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Tag Archives: Strategy

As I continue this long and sometimes painful journey of pioneering a non-profit I’m constantly reminded of the importance of team. So many churches, sports teams and businesses seem to always have a key person as the “face” of the organization.

But great organizations don’t become great because of one person. My theory is quite simple, I’m praying that God will surround me with a team of people who share my passion, but who do things so much better then I do.  Here is what I’m looking for in a team:

1. Passion: If I have to motivate them, then I don’t want them on the team. If someone lacks passion then they become a hindrance to the vision of the organization. Get rid of them asap.

2. Organized: It’s really hard to image someone being truly effective in any aspect in life if they don’t have a sense of organization. I’m not talking about the highly organized individual, I just want someone who can understand the importance of structure and decision-making. We all impact each other.

3. Controlled: I want the team to be passionate. At the same time I don’t want every meeting to drain the life out of the team. We all have to learn when to push buttons and when to relax and move forward.

4. Work-ethic: Again, if someone lacks proper work-ethic, there is a big issue. You want to be around a team that gets things done. If they are passionate, organized and work hard, they are going to produce. If I have to micro-manage productivity, then my life will stink and the culture we create will not be healthy.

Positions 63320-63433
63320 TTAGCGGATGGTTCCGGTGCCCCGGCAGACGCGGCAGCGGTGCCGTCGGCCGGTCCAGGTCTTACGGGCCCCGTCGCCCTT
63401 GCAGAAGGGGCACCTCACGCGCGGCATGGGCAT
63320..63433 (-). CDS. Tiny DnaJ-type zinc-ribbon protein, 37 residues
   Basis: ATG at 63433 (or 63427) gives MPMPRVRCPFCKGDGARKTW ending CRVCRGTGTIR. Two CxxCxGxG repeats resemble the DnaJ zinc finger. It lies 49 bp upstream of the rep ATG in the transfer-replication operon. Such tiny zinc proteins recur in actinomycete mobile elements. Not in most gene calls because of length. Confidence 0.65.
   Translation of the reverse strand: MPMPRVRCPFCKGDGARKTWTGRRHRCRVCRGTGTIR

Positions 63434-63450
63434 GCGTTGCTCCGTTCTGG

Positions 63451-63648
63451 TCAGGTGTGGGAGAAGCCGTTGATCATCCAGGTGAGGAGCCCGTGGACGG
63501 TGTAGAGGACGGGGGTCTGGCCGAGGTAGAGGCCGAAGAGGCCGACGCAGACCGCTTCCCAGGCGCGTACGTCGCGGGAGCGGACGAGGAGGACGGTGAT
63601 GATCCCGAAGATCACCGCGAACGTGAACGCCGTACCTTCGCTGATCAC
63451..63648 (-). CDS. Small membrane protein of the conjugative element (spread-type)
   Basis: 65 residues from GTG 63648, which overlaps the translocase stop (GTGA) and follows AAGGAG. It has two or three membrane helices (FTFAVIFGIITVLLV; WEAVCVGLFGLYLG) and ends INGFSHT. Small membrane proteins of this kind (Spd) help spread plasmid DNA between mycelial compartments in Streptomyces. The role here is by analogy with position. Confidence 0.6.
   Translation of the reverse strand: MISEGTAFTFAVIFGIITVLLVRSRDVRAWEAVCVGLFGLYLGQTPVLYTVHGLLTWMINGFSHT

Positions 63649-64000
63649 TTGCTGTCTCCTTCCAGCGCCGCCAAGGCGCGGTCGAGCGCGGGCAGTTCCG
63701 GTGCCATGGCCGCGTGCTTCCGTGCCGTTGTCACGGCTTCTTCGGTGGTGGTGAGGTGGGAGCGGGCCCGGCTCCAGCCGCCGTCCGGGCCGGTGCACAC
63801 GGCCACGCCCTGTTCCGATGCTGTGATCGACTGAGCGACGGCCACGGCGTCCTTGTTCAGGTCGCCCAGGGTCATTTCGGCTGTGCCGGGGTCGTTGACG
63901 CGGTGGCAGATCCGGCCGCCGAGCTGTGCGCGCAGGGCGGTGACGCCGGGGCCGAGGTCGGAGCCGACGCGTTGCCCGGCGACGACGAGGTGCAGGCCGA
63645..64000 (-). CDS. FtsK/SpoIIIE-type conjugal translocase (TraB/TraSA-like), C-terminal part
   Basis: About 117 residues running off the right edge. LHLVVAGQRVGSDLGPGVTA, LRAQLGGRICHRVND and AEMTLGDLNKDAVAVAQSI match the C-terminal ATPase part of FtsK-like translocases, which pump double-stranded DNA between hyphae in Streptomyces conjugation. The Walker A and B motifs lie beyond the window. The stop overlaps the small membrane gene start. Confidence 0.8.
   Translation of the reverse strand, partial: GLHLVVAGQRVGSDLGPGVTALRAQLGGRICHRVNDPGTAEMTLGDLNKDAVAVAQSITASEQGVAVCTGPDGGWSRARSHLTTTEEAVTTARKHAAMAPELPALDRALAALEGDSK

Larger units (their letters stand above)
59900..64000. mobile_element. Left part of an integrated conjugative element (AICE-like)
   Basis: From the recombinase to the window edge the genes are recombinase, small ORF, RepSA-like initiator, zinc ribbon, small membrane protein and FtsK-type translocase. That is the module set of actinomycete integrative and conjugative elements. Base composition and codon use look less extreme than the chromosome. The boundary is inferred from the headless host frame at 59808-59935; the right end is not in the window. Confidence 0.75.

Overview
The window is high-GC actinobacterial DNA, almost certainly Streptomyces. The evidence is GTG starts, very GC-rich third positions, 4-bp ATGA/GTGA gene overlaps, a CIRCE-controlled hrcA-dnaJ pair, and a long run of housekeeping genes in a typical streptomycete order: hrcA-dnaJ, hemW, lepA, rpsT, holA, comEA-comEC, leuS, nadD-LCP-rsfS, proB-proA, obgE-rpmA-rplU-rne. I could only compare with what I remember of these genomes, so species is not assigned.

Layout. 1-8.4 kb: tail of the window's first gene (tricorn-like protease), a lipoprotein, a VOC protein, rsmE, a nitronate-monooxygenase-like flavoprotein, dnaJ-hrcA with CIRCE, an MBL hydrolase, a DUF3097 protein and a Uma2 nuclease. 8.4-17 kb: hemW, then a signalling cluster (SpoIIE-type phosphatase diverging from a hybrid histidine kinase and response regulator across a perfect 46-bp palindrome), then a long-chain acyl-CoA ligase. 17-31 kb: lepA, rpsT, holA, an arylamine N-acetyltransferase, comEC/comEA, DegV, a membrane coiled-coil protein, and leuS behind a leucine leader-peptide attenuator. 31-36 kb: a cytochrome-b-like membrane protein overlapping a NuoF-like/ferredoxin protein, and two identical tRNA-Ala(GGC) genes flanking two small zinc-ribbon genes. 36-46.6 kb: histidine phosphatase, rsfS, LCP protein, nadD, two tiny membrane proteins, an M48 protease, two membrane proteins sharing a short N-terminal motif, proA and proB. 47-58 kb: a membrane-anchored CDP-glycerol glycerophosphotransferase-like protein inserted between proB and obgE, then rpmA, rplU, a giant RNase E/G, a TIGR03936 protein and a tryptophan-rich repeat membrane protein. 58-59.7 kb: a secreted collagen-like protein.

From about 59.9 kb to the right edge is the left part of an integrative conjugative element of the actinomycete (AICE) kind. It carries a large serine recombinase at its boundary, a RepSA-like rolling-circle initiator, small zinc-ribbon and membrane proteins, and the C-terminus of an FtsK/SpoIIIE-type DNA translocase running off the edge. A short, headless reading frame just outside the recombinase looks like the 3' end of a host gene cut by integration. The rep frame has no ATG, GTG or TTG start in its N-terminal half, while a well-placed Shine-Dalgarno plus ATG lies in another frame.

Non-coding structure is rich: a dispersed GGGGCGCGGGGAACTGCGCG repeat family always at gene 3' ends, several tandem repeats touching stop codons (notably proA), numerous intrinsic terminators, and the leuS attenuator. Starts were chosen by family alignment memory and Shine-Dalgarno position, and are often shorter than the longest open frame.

5. Attitude: If I can’t do life with the team, if I don’t want to be around them…or they don’t want to be around me, that is not going to suffice. You gotta be able to do life together and enjoy the process.I want my team to be my friends. I want to fight for them and I need to know that they will fight for me.

6. Focused: For dreamers its really easy to have so many dreams and still get so little done. Less is more, especially in the beginning. I struggle with this issue. You have to have people who start something and finish something. This is why a team needs balance. If you have to many dreamers and not enough implementers your organization will have great idea’s but little fruit. I’m a dreamer…I gotta find the implementer. If I start something I want to finish it. Typically implementers will have a higher success rate finishing what the dreamer started.

In my opinion, the implementer is the most important member of the organization. It’s easy to dream, it’s hard to see the dream come alive and produce. Usually pioneers have to be good at both: Dreaming and implementing. You don’t have to be great at both and over the course of time it will be vital to hire the right team-member.

7. Clarity: I have so many ideas that it’s easy to overwhelm people. Just ask my friends. The team has to be clear about the initiatives that they are working on. This is the leaders job. So vital…yet so hard. The team needs to know that they are working on the right things at the right time with the right people.

8. Leadership: Can the team lead when we need them to? Can they make tough decisions? Can the fire when someone needs to be fired? Can they confront when someone is not doing the job right? Can they sacrifice and set an example? When I hire people, I want to hire leaders. No matter what role they fill, I want them to lead.

Questions to ask:

Is the strategy clear? Do you have the right team in place? Is the team cohesive and effective? Did you hire leaders? Or did you hire workers…?

Anything else I should add?


Jeff and I have been in deep discussion about the future of Vista. We love our church and God has blessed us. Yet we know their are so many holes that need to be filled and vital decisions that must be made if we are to progress and evolve as a faith community.

We’ve spent a lot of time on vision asking some very important questions like:

  • Where do we see God leading us?
  • How are we going to get there?
  • What decisions do we need to make so we can move forward?